4. 2013 - Parenting Unrehearsed: Family liturgies for Christmas and my mama's rule for feasting (And so we're learning to order our days and seasons as a liturgy. We do our best with the truth we know -- pray together as often as possible, giggle at ourselves when we fall asleep on the couch watching Home Alone instead.  We revel in the permission to both feed the hungry homeless as well as the four children grazing at the refrigerator in our own kitchen.  We take delight in the pantry bulging with ingredients for the feast that arrives on Christmas Day.)

  5. 2012 - 7 quick takes: a photo diary (A photo diary from our first January in Austin.)

  6. 2010 - IAM Reader's Guild review: Silence by Shusaku Endo (Endo masterfully depicts a stark and silent world -- in the subtle descriptions of buzzing insects, withering heat and rotten food, dark water and crimson blood stains on dusty courtyards.  His storytelling had a sobering effect on us all and we were grateful for the chance to come in from the cold January evening and cheer each other with brisk conversation, merlot and gummy fish. It was a good evening and we are looking forward to gathering again.)

  7. 2008 - Once (I love, love, love this movie and this is where it all began.)

9 years ago

January 2010: hiking through Sarah P. Duke Gardens on the campus of Duke University, NC. I still have the pinecones I gathered on this walk. (Also, back when I lied about my hair color!)

May your weekend include some rest and some fun with friends and family. Peace...

p.s. This post may contain affiliate links because I'm trying to be a good steward, and when you buy something through one of these links you don't pay more money, but in some magical twist of capitalism we get a little pocket change. Thanks!

Weekend recap: parents tour Texas + links I love

Reviving the weekly post in which I share my favorite (and, sometimes, not-so-favorite) moments from the week and links from the web. 

-- 1 --

On April 10, this blog turned 11 years old. Crazy, right? I feel like I've lived 3 or 4 lifetimes since 2006. I've lived in 6 different houses in 3 different states, worked about 5 different jobs, attended 4 of my kid's high school graduations, 2 college graduations, and 1 wedding.

In the 11 years I've been writing at this blog, I've figured out several important life questions, and asked a whole lot more. We've worked and served in 3 different churches, become confirmed in the Anglican communion, and celebrated my husband's ordination into the priesthood.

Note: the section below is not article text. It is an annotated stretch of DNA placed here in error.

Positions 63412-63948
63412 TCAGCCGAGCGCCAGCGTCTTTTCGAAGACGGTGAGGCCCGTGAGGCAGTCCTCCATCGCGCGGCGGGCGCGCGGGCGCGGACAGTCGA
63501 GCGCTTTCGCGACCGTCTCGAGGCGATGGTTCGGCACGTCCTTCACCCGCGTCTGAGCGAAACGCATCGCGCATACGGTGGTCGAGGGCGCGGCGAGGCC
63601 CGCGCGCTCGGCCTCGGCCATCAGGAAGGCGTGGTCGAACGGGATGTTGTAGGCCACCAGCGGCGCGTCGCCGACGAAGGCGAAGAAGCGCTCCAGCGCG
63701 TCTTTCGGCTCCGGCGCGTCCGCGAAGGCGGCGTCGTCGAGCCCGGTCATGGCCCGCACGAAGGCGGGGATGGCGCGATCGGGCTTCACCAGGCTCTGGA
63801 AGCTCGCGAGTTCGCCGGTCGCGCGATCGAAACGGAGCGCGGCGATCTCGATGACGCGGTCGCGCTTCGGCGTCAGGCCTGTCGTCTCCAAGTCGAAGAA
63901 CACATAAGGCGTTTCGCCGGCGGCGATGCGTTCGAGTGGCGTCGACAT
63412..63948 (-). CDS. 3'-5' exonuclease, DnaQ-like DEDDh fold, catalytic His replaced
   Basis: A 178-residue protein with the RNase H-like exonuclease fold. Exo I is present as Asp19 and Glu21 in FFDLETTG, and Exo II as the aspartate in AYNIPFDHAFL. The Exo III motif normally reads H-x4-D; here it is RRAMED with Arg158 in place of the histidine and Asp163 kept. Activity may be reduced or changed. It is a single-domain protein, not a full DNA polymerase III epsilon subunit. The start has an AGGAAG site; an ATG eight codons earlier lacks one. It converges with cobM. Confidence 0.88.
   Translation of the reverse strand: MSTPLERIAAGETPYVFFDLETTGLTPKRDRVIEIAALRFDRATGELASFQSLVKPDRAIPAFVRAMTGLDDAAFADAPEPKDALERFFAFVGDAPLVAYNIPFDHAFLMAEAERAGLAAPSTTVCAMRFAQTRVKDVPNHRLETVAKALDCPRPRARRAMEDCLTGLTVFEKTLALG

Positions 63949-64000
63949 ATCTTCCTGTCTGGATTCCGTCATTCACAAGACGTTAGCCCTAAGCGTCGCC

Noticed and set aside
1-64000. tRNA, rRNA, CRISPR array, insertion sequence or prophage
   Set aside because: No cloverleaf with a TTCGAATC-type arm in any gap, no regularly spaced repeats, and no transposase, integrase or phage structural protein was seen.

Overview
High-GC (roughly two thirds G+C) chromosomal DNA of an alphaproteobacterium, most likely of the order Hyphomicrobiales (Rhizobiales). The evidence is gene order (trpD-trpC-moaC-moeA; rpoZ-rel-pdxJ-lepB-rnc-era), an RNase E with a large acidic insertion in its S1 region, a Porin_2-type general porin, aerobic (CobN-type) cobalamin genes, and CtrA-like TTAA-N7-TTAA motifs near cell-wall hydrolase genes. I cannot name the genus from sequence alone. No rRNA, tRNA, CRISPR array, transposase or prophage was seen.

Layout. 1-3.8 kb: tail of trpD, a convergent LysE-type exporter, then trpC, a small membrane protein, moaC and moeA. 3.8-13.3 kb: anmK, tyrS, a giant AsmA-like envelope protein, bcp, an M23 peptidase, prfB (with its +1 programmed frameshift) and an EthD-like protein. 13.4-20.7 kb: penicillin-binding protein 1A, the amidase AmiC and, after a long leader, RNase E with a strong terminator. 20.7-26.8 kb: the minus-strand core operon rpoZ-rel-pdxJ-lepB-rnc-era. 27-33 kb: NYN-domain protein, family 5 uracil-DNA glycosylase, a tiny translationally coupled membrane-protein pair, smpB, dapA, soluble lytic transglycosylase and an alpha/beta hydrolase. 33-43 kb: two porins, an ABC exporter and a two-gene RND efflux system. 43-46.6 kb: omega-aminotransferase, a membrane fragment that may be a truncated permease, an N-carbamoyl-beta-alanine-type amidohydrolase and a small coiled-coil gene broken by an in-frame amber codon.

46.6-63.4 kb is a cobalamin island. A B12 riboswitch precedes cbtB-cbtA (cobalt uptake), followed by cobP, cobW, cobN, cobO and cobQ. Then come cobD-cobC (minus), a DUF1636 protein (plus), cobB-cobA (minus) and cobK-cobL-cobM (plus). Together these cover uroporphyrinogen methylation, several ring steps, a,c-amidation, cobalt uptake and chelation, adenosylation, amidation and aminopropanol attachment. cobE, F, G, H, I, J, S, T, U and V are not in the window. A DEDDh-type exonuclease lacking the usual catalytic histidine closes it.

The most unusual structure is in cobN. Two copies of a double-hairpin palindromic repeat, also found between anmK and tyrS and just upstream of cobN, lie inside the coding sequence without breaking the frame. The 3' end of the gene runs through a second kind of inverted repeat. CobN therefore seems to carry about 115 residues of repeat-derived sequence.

I've quit blogging 537 times, but somehow never stopped publishing new posts. It's been a consistent space in a season of unpredictable highs and lows. Even this week I quit the blog, yet here I am typing new words onto a white space. And here you are, reading them. 

Thank you. 

In the past 11 years, I've met more new in-real-life friends than any one person deserves. I've also learned the deep sadness of moving thousands of miles away from people, given the choice, I'd pick as my next-door neighbors for the rest of my life. It probably doesn't take a therapist to analyze the reason I value the relationships I've begun or maintained through this digital space. I know it can never take the place of face-to-face connection, yet it does provide a kind of connection that is also meaningful.

So Happy Birthday, blog!  And thank you, friend, for participating, affirming and connecting with me through this intermediary platform.  I'm forever grateful. 

-- 2 --

April brought our first Eastertide in Connecticut (which was lovely in so many ways), and our first trip back to Texas to see our kids and as many other people we could collect on the way. 

-- 3 -- 

We celebrate a family tradition of giving our children an additional middle name at the time of their 21st birthday. We hope to bless qualities we've seen grow and develop throughout their life, and give them a name to point them toward their future. We also hope to acquaint them with a hero of the faith as a reminder of their heritage within the communion of saints.